"Apple and Microsoft each have a single sound server that does both desktop and pro audio"
This is not strictly true for windoze as I pointed out during the discussion at LPC. While "desktop" audio applications make do with the standard windoze audio system, professional audio interfaces all ship with ASIO/ASIO2 drivers for a variety of reasons - not the least of which was the inability of the standard windoze audio system to provide low latency performance (in fact, over the years there have been other APIs besides ASIO). Vista may be different in this respect but it has other audio-related problems.
MacOSX has CoreAudio which, on the face of it, does integrate the consumer and pro requirements under one API. However, digging deeper one realises that it is probably closer to the pro side of the equation, with added features allowing seemingly easy access for consumers. At least at first glance CoreAudio is closer to JACK than ALSA/PulseAudio.
"... but nobody at the session seemed to have much interest in that direction for Linux"
It's not that we're not interested - the ideal solution is to have one sound system to rule them all. The problem is that the requirements of desktop users and pro audio users are much more divergent than many people realise. Getting a single audio system to satisfy all usage constraints while still performing efficiently is very difficult. As an example, desktop/laptop users are primarily interested in lowering power consumption, but doing this while maintaining a low latency audio system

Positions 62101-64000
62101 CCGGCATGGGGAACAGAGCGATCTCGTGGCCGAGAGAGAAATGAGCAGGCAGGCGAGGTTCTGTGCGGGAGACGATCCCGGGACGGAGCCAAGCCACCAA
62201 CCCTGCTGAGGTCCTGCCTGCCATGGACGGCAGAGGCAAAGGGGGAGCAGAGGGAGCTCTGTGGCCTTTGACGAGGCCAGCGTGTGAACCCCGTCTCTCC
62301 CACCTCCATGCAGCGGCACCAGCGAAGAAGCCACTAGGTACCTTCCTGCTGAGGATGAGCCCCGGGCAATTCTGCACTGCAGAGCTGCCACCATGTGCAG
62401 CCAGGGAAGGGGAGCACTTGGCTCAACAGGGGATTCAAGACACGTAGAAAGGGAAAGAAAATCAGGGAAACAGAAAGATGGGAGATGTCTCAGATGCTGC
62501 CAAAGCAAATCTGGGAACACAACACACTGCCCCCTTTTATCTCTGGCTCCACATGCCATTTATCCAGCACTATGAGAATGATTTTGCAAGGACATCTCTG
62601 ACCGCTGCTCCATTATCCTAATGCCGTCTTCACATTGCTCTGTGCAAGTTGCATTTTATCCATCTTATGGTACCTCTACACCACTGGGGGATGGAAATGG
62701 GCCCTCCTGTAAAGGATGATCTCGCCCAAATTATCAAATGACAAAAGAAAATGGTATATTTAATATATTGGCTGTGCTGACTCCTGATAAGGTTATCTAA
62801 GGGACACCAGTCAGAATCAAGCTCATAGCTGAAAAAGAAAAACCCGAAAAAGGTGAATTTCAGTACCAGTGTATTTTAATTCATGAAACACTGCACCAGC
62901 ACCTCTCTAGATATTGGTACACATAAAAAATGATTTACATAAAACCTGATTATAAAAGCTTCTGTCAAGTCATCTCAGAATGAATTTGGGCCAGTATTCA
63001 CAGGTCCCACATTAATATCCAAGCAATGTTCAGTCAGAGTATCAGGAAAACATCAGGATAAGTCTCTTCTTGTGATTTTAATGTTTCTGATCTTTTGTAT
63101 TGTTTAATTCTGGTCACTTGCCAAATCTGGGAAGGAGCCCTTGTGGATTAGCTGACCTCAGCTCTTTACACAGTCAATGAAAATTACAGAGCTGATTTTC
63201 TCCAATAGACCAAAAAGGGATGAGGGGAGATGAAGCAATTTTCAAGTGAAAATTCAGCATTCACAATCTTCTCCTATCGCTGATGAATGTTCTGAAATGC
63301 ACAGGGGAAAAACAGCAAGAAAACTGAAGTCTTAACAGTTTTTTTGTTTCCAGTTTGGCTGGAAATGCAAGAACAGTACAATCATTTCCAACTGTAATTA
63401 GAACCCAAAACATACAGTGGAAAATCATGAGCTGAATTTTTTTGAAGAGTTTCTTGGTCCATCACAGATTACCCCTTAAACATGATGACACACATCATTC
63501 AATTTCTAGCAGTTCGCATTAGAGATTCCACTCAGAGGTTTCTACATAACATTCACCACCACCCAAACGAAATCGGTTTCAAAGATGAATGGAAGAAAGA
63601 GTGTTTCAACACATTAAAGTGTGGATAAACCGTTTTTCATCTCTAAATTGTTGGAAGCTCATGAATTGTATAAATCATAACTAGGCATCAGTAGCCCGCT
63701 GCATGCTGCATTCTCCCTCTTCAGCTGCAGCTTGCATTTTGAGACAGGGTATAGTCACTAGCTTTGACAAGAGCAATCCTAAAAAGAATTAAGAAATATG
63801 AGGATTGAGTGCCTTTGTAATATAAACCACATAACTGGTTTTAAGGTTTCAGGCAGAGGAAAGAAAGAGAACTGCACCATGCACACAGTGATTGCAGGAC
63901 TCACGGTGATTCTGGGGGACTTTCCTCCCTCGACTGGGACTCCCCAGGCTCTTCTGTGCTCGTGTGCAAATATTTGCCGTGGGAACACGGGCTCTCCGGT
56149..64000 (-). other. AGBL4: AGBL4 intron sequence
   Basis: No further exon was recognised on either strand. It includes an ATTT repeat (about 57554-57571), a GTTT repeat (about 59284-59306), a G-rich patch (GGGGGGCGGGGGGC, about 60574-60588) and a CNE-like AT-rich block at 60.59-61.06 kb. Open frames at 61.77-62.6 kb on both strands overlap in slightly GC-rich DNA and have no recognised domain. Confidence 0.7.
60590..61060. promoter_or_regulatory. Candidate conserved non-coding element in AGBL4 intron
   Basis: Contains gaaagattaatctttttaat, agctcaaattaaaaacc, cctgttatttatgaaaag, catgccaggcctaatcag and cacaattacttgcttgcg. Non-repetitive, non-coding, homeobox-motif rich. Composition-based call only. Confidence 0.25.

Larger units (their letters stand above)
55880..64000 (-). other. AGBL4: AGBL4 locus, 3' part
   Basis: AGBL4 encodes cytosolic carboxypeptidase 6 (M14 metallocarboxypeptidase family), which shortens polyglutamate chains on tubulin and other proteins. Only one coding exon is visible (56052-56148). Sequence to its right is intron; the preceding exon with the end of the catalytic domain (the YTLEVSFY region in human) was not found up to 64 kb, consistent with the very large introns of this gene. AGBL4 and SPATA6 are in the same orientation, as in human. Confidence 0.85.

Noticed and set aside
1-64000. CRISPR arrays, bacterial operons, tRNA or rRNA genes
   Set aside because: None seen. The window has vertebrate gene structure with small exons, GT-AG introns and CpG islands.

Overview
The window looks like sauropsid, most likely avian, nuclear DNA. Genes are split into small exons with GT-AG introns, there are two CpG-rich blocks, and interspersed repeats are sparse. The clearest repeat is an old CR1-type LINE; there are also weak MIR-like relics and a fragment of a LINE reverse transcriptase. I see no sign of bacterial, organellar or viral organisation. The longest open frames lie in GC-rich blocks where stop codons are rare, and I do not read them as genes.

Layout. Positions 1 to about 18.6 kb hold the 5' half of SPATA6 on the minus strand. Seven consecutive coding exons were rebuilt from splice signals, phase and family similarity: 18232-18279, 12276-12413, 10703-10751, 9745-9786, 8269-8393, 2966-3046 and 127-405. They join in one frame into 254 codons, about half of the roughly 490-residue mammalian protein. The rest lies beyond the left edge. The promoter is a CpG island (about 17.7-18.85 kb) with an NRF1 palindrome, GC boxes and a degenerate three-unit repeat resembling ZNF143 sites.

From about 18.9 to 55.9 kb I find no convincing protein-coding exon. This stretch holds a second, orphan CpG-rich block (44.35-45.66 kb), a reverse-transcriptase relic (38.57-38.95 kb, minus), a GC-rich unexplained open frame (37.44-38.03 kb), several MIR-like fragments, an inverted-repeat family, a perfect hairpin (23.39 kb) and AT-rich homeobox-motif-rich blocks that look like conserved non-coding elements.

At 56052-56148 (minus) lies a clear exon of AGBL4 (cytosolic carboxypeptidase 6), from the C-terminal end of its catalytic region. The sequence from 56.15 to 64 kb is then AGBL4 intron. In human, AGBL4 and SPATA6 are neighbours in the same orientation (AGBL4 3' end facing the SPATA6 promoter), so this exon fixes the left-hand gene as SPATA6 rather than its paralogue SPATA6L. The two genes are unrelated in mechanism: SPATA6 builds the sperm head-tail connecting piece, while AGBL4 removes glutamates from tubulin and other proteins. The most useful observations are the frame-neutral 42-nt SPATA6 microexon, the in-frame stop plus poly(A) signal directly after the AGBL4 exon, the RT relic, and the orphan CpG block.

The other issue is that JACK is much more than just a route to audio hardware. It implements extensive and flexible inter-application audio and midi routing - something PulseAudio doesn't do simply because it's not a feature required by desktop users. JACK also gives synchronous operation of all connected applications and provides sample-accurate synchronisation, but again these features are not required by the average desktop users. Oh yes, network audio *does* matter to pro audio users - and for that we have netjack.
What this boils down to is that JACK and PulseAudio are working in different problem spaces. They are optimised for different situations, and trying to make one also provide the functionality of the other will only result in a system with suboptimal performance.